Rich Minga can trace his off-road heritage to his childhood, when he went camping in Baja with his family. In the decades to follow, Minga experienced everything that off-roading has to offer—good and bad.
Minga grew up in San Diego surrounded by a family of builders. “My grandpa and dad taught me how to weld, fabricate, and work on stuff…It was just a hobby for them both, but they had a love for mechanical things,” he says.
Those skills quickly came in handy for Minga. “My parents got me this Volkswagen [Beetle], and I had to build it,” he says. “My dad gave me this book, How to Keep Your Volkswagen Alive (The Idiot Book). It was a real bitchin’ book: it was a funny, easy tutorial. I learned how to build engines and do everything with my Volkswagen.”
A few years later, Minga started working at Mark Stahl Race Prep in Chula Vista. “Mark was a champion of the sport, so I learned from the very best.” Working with Stahl opened a lot of off-road doors for Minga, including an opportunity to race in the Baja 1000 and help build copies of the Chenowth 1000 in Mexico.
By 1987, Minga had won his first official points championship in the SCORE/HDRA Challenger class. Shortly after, he joined the BFGoodrich family. “That was the team to be on. They had the best product, they had the best pit support, and they had some of the best mechanics,” he says.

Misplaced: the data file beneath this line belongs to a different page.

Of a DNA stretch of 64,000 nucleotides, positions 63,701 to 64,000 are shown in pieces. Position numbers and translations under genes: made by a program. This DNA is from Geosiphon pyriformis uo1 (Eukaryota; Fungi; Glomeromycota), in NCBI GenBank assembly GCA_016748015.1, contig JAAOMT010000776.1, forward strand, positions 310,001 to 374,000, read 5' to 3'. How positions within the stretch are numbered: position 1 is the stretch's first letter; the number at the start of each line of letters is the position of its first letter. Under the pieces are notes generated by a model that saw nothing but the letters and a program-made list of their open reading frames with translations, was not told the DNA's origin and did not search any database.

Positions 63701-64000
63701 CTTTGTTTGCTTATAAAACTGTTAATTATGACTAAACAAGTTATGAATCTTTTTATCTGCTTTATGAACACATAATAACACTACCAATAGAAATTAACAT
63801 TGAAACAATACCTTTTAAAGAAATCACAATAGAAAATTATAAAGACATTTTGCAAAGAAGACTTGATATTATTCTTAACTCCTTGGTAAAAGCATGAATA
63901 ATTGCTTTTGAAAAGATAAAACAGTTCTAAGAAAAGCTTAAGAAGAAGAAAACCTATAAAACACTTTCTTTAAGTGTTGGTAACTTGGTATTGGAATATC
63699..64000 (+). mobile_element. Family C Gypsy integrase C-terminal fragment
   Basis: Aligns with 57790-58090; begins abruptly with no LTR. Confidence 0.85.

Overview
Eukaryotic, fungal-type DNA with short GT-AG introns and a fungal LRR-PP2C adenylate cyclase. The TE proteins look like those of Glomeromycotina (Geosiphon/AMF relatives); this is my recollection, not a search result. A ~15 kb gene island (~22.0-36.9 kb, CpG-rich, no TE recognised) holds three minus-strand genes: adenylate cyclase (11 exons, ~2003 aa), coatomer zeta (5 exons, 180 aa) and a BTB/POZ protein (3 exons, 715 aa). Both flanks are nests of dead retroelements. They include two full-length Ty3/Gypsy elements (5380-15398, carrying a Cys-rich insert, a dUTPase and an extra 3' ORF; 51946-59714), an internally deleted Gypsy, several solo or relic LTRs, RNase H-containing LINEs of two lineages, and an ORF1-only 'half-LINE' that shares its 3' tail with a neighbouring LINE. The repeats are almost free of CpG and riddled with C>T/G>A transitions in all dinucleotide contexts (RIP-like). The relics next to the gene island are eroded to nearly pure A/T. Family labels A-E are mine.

After finding success behind the wheel, Minga found himself in front of the camera. From on-camera appearances to stunt driving, he worked on a total of 37 TV shows and movies. As Minga’s work in show business ramped up, he took a respite from racing between 1994 and 2000.
During his racing hiatus in 1998, Minga became best friends with a new neighbor, Rich Foder. “Rich bought a couple of cars and built them for his son, and I would go help on the cars. He pulled me back in, and I started racing with him and his nephew.”
Then, disaster struck. A bad accident took the lives of Foder and his nephew. Minga was devastated. Compounding the heartbreak, he lost three other family members the same year. He quit racing altogether.
“I couldn’t do it.” he says.
As painful as his loss was, the off-road world would never be fully off limits to Minga. In 2004, a friend invited him to guide tours in Baja. “It was really neat to take people to Mexico and introduce them to the culture,” Minga says. He got to see a different side of the desert. “I get to enjoy Baja more than ever before.”
Minga has lived the sacrifice and pain that’s inevitable with off-roading. He’s been beaten and bloodied. But returning to Baja was never really a choice. You can’t escape what’s in your blood. You just find a different way to live in harmony with who you are. Minga has.
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